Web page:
Video and podcast archive

Browse Methods in Ecology and Evolution's archived videos, podcasts and tutorials below.
You can view by issue, view all content, or return to the current volumes.

Volume 3

Issue 4


Encounternet

Uploaded 16th May 2012

Dan Mennill, University of Windsor, presents his work with colleagues Stéphanie Doucet, Kara-Anne Ward, Dugan Maynard, Brian Otis and John Burt on 'A novel digital telemetry system for tracking wild animals: a field test for studying mate choice in a lekking tropical bird'. Encounternet is a novel digital telemetry system for tracking wild animals. The system is composed of two components: a radio tag and a receiver radio telemetry station. Dan Mennill, University of Windsor, shows how the system works and its advantages over other systems.

 

Microphone array

Uploaded 16th May 2012

Dan Mennill, University of Windsor, presents his work with colleagues Matthew Battiston, David Wilson, Jennifer Foote and Stéphanie Doucet, on a 'Field test of an affordable, portable, wireless microphone array for spatial monitoring of animal ecology and behaviour'. In this video Dan shows how this technology provides new opportunities for studying animal ecology and behaviour and has many advantages over tracking technologies that require capturing animals and fitting them with external devices, or technologies that focus on one individual in isolation of the activities of nearby animals.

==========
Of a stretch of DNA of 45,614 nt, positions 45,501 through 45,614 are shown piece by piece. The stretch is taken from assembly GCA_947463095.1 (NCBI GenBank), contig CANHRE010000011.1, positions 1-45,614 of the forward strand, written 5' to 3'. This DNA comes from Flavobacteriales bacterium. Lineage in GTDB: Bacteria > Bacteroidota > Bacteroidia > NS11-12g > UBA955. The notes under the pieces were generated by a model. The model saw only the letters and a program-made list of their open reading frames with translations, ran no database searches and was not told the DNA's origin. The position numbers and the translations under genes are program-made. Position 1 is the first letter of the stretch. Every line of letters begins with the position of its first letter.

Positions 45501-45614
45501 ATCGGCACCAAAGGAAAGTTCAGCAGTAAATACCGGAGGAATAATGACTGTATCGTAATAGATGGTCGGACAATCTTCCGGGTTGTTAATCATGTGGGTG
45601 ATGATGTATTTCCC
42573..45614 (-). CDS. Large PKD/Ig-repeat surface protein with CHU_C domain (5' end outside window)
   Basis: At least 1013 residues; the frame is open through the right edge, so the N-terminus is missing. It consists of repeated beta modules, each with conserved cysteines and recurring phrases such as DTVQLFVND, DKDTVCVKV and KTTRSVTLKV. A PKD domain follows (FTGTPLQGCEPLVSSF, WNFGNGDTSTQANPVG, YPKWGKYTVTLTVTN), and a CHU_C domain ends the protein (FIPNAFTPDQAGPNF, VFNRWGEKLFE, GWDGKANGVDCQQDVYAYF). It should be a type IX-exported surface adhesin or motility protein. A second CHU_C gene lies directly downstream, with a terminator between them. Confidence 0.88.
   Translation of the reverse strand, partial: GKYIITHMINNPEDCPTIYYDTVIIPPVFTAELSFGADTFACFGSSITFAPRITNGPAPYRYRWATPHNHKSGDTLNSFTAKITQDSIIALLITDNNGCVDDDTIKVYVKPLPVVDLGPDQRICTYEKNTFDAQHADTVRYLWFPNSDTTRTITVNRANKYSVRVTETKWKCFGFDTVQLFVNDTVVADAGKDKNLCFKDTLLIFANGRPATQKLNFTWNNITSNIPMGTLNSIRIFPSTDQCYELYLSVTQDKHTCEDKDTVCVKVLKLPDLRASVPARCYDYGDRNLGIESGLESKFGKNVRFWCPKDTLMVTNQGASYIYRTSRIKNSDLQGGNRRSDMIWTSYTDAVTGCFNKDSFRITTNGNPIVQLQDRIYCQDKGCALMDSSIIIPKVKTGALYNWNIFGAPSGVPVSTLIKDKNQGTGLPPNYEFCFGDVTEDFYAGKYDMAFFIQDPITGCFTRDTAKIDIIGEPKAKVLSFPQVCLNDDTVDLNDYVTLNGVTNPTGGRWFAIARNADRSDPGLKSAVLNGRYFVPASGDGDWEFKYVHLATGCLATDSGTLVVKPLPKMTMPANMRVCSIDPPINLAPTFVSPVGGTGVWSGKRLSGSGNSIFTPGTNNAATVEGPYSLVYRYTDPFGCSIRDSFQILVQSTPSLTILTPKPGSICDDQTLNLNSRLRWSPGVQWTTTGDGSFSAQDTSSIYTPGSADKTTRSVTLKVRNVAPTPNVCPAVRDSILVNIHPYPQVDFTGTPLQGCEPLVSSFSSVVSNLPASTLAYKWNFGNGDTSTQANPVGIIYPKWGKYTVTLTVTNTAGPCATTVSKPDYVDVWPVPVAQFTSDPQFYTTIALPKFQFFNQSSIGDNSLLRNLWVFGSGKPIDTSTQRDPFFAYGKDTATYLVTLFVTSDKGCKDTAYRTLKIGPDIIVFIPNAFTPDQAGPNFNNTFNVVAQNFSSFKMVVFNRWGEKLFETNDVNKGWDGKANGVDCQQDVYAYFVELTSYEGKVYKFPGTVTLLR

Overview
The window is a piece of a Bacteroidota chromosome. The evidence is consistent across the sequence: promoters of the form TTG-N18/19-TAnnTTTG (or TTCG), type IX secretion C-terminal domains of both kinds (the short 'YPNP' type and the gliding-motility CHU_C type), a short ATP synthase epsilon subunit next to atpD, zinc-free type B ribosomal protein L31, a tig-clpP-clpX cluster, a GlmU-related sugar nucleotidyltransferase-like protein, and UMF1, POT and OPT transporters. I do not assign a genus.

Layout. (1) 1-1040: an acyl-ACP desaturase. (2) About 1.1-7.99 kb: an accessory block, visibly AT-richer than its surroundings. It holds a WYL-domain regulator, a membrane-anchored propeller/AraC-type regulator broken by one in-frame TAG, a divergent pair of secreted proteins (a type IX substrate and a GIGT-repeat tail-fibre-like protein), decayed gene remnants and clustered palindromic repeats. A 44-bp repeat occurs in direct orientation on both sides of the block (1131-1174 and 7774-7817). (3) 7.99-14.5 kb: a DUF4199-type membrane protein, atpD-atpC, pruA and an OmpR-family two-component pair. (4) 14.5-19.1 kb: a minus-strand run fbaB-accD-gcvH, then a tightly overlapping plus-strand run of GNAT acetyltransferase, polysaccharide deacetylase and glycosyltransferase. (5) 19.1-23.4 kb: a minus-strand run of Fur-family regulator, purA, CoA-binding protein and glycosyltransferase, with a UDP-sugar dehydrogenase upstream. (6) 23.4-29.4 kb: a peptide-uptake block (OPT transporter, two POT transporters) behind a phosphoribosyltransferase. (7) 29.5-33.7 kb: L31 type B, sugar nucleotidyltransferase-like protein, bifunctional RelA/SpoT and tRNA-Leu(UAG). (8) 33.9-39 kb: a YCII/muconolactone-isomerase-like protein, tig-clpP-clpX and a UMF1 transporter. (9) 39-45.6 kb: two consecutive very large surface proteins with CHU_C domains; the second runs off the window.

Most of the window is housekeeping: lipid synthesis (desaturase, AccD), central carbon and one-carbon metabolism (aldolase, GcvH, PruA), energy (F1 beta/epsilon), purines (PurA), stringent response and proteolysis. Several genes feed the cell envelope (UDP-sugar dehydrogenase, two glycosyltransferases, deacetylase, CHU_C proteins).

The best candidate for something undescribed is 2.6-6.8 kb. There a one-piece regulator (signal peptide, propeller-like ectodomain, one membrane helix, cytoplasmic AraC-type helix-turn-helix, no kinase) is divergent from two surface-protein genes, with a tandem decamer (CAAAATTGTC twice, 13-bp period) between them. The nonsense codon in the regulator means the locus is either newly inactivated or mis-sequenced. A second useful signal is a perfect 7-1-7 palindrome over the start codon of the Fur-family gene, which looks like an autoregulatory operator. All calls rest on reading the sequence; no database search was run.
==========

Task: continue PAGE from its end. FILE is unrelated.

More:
Podcast with slideshow by Doug Yu

Uploaded 26th July 2012

Doug Yu, Chinese Academy of Science, has put together this interesting slide show that relates to his article recently published in MEE, entitled Biodiversity soup: metabarcoding of arthropods for rapid biodiversity assessment and biomonitoring.

 

Volume 3

Issue 3

BaSTa

Uploaded 19th March 2012

Fernando Colchero, Owen Jones and Maren Rebke, Max Plank Institute for Demographic Research, present their BaSTA -Bayesian Survival Trajectory Analysis - have put together this beautiful video exploring research on ageing and and how to deal with incomplete data. Starring Tim Coulson, Imperial College, Fernando Colchero, Owen Jones, James Vaupel, Max Plank Institute for Demographic Research, Annette Baudisch, MPIRG for Modeling the evolution of aging, Saskia Hin, Laboratory of historical demography, MPIDR. It also shows special cuts at the end!

 

Mvabund

Uploaded 14th March 2012